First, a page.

I should declare an interest here in that Brislington is currently the area of Bristol I live in. (I am leaving Bristol for good next weekend anyone who wants a brew I’ll be at the Cockney Rejects gig Friday and Chris’/Captain Hotknives one at The Sugar Loaves on Saturday). But yes Brislington like all the other parts of Bristol, London and Stroud I have lived in is a mixed bag in all regards and using this tragic murder to make sweeping condemnations is absurd. What a shame that it has taken David Skelton, a Tory to point this self-evident fact out:
”Over the past few days, we’ve heard more details about the unspeakable murder of a disabled Iranian man in Bristol. Some commentators, such as Dan Hodges, have used the circumstances around the terrible crime to besmirch Britain’s working-class communities. His Telegraph blog post says that the killing of Bijan Ebrahimi “has exposed the other side of working-class Britain. The intolerance. The suspicion of distinctiveness. The naked hatred of anything, and anyone, that dares not conform”.
It’s a cheap shot – and a cheap shot that is backed up by no evidence.
The blog post is happy to brandish the wildly inaccurate stereotype that working-class communities are somehow hives of bigotry, or have a “rancid” and “regressive” culture, as Hodges puts it. That’s simply not true and there’s plenty of evidence to prove it. Inter-racial relationships are much more common in working-class areas and working-class people are much more likely to live and work with people of a different race than people living in middle-class areas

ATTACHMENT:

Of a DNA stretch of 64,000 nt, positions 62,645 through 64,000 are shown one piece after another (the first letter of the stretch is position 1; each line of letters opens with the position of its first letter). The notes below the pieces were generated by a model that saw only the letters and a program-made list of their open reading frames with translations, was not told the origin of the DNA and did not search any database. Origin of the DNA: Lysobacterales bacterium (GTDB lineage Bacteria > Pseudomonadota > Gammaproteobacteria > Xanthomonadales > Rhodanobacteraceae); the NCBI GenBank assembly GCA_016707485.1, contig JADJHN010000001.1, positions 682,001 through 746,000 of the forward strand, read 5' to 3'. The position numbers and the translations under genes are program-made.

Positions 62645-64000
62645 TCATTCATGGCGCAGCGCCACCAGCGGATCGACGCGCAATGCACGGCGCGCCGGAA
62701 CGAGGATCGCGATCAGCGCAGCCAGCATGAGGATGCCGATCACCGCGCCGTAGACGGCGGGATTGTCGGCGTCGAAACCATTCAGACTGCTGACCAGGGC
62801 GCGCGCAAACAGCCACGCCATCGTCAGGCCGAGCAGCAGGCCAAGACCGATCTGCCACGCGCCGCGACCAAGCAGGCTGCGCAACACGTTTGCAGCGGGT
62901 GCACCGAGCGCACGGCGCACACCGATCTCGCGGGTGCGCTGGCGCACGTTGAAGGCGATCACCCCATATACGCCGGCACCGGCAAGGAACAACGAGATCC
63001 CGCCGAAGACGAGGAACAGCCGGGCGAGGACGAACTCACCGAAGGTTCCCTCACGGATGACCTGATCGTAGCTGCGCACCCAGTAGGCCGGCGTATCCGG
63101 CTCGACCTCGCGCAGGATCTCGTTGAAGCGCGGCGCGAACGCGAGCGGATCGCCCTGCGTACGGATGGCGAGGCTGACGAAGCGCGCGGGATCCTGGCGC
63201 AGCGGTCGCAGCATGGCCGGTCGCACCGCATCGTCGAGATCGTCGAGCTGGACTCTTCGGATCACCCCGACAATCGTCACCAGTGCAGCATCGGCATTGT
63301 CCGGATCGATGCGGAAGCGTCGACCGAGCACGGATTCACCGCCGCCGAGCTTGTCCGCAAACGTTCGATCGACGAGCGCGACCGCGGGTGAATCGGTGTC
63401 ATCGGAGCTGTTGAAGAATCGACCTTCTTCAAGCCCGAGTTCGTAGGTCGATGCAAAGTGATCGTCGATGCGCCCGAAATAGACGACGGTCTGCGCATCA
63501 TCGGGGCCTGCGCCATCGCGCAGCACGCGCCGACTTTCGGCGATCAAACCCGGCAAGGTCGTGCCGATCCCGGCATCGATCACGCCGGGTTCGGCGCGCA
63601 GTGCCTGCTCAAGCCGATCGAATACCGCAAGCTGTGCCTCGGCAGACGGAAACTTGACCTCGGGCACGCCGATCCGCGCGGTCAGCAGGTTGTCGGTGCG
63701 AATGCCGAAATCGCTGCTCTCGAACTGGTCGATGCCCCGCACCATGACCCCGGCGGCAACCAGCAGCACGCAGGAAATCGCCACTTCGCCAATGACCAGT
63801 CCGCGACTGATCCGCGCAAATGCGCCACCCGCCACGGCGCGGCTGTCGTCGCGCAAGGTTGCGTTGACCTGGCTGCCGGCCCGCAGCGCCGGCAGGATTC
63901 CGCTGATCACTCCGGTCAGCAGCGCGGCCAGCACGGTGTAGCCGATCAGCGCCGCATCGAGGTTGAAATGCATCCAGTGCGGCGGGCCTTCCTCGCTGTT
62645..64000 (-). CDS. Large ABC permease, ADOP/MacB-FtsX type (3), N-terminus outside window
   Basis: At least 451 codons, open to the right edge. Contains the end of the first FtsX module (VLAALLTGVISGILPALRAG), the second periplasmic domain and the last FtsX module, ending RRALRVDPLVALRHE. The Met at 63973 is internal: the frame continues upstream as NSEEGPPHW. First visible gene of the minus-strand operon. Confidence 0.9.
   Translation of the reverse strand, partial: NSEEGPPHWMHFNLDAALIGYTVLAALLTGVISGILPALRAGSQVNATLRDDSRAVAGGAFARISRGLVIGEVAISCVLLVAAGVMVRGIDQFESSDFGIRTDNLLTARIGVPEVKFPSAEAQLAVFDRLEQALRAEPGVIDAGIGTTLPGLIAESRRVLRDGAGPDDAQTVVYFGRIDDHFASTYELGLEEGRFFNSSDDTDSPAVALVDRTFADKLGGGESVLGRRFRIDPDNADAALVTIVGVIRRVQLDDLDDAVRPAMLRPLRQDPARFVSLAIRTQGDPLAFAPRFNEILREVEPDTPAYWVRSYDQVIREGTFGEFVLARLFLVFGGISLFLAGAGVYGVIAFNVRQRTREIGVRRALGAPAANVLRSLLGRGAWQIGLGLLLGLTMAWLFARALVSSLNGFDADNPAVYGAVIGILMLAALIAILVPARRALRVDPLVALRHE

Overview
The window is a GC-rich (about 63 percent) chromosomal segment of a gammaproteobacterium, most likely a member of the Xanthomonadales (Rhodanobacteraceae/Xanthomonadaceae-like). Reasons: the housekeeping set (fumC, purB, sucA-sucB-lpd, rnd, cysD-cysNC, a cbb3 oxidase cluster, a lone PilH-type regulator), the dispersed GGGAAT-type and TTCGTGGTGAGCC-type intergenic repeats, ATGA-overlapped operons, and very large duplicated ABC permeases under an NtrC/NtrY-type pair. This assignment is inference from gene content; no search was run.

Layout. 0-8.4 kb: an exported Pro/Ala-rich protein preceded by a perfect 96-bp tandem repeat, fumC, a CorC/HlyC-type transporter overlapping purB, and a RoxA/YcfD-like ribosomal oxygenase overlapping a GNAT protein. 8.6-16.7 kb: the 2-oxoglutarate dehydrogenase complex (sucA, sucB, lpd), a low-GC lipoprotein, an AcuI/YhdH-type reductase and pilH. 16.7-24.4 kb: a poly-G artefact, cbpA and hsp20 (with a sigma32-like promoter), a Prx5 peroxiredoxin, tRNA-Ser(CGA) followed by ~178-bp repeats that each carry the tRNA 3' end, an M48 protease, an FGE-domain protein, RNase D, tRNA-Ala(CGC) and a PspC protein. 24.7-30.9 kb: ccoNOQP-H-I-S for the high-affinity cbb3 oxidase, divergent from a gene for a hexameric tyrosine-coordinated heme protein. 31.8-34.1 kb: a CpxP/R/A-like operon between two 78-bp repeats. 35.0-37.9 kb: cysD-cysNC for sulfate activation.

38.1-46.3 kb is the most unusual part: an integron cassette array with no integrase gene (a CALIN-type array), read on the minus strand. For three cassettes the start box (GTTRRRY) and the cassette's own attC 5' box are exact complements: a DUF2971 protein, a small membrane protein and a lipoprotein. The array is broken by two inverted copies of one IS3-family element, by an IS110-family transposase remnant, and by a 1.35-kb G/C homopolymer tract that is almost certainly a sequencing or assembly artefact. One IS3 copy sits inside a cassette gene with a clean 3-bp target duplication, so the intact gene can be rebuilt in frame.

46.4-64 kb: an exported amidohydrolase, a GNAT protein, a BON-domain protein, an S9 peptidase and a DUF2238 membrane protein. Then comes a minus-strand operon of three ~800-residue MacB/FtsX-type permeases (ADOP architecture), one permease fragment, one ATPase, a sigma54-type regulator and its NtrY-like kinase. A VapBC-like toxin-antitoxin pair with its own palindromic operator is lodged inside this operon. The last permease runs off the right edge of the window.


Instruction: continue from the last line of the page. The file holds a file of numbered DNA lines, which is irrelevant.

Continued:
True, there are understandable concerns about uncontrolled immigration in these communities, linked to the impact on wages, jobs and housing rather than any kind of prejudice, but that is a concern that is spread across class groups.
There’s also no evidence of this “naked hatred” when it comes to homosexuality. A 2011 poll for BritainThinks found that 76 per cent of working-class people believed that gay people should have exactly the same rights as heterosexuals. That figure was only 70 per cent for middle-class voters. Successive polls also showed strong support for equal marriage among working-class voters, with an Ipsos Mori survey showing that the strongest level of support for gay marriage was among the skilled working-class.
With the tossing around of unfair and inaccurate stereotypes about working-class life is it any wonder that many working-class voters have become disengaged from politics and feel unrepresented in the media? Only 57 per cent of unskilled working-class voters voting in 2010, compared to 76 per cent of middle-class voters.
Some commentators are all too eager to take gruesome and disturbing crimes such as this one or the Shannon Matthews case (which horrified the entire community) to unfairly tar everybody living in working-class areas with the same brush. And the lack of working-class voices in the media means this is more often dystopian anthropology than anything based on experience or the facts on the ground. You get the feeling that these commentators wouldn’t react in the same way to a murder in the leafier parts of Hampstead.
This was a thoroughly shocking, disturbing and barbaric crime. If you listen to interviews with people who live in the area, they’re as shocked by it as everybody else. People are outraged by this murder, regardless of their social class. One local resident said that, “it [the murder] was disgusting. The whole community is in shock.”
It’s simply wrong to use an isolated act of barbarism to demonise our working-class communities.
Grim crimes happen in upper-class, middle-class and working-class areas and examples of intolerance aren’t unique to one class. What’s clear is that the vast majority of working-class people are decent, tolerant and utterly horrified by this atrocity and others like it. Dan Hodges is ignoring this in pursuit of controversy – his slander of working-class Britain is both offensive and misguided.”